In Florida, skin cancer prevention is not just a summertime concern.
Even though sunscreen is sold all year long, you’ve probably seen more prominent displays popping up in stores now that summer is upon us. Bottles of tanning lotion and various types of sunscreens for all members of the family are conveniently located next to the beach towels and bathing suits. It’s definitely a good idea to coat your skin with sunscreen before swimming, water sports and other outdoor activities, but you should also make an effort to protect your skin all year long. Remember, the sun’s rays penetrate through the clouds, reaching your skin on even the most dismal days.
Four Fast Facts About Protecting Your Skin
- Sunscreens are used to help prevent the sun’s UV rays from reaching the skin. Sunscreens are labeled with a sun protection factor, or SPF. Most doctors suggest you use an SPF of at least 15 on most days—30 or higher if you are going to be outside for an extended period. Regardless of SPF, sunscreen should ideally be reapplied every two hours.
- Anyone over the age of six months should wear sunscreen daily. Babies under that age should not be exposed to the sun. Multiple types and brands of easy-to-apply sunscreens for sensitive skin have been developed for children.
- Many moisturizers, after-shave lotions and even makeup have sunscreen already in them. This is a great way to wear sunscreen on a daily basis without added effort, but if you work outside or spend a lot of time outdoors, you should wear “regular” sunscreen—the kind you’d apply at the beach.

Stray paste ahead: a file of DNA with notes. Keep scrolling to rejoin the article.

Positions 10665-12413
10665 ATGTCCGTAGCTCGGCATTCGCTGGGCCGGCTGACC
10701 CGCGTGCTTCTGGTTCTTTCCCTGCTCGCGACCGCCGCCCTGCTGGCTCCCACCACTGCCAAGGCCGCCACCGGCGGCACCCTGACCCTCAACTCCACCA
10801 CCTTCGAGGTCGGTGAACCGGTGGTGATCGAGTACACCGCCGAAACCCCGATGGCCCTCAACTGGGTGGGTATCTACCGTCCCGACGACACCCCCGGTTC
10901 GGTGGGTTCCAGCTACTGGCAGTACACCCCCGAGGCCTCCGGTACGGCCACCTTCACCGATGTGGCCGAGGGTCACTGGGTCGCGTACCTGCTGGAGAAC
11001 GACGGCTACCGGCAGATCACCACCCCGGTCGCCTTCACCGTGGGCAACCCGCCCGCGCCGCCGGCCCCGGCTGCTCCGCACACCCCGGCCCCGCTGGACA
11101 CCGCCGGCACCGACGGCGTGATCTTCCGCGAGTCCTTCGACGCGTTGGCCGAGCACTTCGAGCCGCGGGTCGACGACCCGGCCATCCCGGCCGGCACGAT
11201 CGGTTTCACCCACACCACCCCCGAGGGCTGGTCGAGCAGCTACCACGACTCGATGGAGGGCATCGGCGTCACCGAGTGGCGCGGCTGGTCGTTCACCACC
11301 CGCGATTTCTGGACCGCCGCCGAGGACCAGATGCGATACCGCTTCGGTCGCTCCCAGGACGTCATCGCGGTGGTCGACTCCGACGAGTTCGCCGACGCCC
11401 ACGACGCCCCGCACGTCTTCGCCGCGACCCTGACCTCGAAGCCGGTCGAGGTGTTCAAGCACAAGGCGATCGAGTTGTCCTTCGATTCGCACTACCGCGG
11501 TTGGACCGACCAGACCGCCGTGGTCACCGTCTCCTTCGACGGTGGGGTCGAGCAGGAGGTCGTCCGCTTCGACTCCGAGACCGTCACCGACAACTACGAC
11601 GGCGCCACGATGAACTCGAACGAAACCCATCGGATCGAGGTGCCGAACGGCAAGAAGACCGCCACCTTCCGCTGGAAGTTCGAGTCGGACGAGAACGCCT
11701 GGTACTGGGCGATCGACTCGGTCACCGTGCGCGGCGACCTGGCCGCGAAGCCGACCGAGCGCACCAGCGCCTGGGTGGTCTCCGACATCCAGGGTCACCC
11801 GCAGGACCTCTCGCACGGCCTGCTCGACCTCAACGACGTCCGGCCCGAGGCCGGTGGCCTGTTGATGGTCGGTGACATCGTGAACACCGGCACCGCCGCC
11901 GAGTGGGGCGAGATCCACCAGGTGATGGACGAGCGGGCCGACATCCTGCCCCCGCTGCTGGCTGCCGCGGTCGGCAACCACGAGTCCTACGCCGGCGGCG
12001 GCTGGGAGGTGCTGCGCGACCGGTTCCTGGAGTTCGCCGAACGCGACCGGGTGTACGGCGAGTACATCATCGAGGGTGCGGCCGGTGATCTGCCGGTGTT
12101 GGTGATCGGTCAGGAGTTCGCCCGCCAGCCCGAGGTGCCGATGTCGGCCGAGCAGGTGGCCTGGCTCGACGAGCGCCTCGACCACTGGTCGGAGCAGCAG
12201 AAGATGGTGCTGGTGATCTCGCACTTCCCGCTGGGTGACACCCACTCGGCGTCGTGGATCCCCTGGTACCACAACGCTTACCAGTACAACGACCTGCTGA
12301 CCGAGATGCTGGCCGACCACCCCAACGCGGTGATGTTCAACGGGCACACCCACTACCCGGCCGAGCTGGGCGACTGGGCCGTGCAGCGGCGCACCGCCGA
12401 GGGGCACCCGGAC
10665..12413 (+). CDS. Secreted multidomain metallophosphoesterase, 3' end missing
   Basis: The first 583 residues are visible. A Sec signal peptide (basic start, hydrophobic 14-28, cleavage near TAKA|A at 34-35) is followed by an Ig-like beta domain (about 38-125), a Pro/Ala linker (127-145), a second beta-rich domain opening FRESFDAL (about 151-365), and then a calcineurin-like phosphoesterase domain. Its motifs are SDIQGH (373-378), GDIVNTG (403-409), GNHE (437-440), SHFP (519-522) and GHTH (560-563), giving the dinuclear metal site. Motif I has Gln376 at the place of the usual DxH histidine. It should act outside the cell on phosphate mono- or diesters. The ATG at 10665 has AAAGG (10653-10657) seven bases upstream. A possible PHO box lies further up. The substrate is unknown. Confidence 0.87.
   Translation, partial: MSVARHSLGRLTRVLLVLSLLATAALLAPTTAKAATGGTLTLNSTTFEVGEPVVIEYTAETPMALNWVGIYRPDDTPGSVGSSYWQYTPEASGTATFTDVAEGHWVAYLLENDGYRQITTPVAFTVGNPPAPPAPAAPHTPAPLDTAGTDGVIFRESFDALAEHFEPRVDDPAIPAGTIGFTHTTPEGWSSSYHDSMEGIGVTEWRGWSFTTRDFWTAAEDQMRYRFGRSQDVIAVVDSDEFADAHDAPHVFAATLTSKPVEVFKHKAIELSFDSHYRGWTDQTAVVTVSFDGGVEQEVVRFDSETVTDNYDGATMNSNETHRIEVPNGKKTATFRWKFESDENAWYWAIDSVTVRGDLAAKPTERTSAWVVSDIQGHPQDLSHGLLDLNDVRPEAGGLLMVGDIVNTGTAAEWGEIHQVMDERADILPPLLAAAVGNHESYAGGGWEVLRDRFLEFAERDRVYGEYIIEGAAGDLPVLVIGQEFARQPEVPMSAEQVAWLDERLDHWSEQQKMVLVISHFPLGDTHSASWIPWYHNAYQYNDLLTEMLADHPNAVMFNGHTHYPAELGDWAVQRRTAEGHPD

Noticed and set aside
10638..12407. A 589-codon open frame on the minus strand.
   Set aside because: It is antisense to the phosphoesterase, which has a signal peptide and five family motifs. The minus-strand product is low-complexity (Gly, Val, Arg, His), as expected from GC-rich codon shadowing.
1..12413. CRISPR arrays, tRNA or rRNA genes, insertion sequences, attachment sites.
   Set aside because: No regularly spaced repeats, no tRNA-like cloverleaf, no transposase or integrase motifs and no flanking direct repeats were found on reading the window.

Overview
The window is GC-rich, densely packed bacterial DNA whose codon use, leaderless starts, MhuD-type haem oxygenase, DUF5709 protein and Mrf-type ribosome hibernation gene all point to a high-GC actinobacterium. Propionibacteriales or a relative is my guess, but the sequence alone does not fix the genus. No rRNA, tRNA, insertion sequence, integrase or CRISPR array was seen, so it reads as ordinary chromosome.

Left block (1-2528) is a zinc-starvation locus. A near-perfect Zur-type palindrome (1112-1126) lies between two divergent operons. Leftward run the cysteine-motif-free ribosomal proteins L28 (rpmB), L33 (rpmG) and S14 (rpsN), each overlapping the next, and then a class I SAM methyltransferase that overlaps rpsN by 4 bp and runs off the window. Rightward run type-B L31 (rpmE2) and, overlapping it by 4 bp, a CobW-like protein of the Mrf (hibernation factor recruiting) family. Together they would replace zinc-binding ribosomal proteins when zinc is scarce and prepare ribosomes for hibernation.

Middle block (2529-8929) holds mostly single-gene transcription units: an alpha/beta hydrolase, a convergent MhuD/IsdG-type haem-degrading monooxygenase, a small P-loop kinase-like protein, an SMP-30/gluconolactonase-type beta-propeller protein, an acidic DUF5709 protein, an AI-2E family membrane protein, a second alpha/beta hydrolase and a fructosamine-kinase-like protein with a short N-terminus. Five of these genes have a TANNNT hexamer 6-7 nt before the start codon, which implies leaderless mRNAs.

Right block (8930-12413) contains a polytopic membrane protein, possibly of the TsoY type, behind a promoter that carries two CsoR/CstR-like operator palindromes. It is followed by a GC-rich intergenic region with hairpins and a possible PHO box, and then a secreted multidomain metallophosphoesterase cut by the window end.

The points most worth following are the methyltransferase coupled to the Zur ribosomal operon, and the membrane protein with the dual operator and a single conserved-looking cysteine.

- Inform your doctor if you notice any new moles, freckles or spots on your skin. You should also watch existing moles for changes such as itchiness, bleeding, shape, size or color. Moles may turn into melanoma, the most dangerous type of skin cancer. A mole check or skin cancer screening is a visual examination of your skin during which a doctor looks for any potential skin cancer. The American Academy of Dermatology even partners with dermatologists around the country to offer free skin cancer screenings.
For a broad overview of skin cancer, visit St. Petersburg General Hospital’s Health Library.
Have more questions about sun protection or skin cancer? Join Suzanne Johnson, DO (left), for Don't Take Your Skin for Granted. This free lecture will be held on Tuesday, June 26, at noon at Freedom Square Auditorium in Seminole. Dr. Johnson will discuss information, prevention, early detection and prompt treatment of one of the largest organs of the body—your skin! Just call toll free 1-888-741-5122 to register.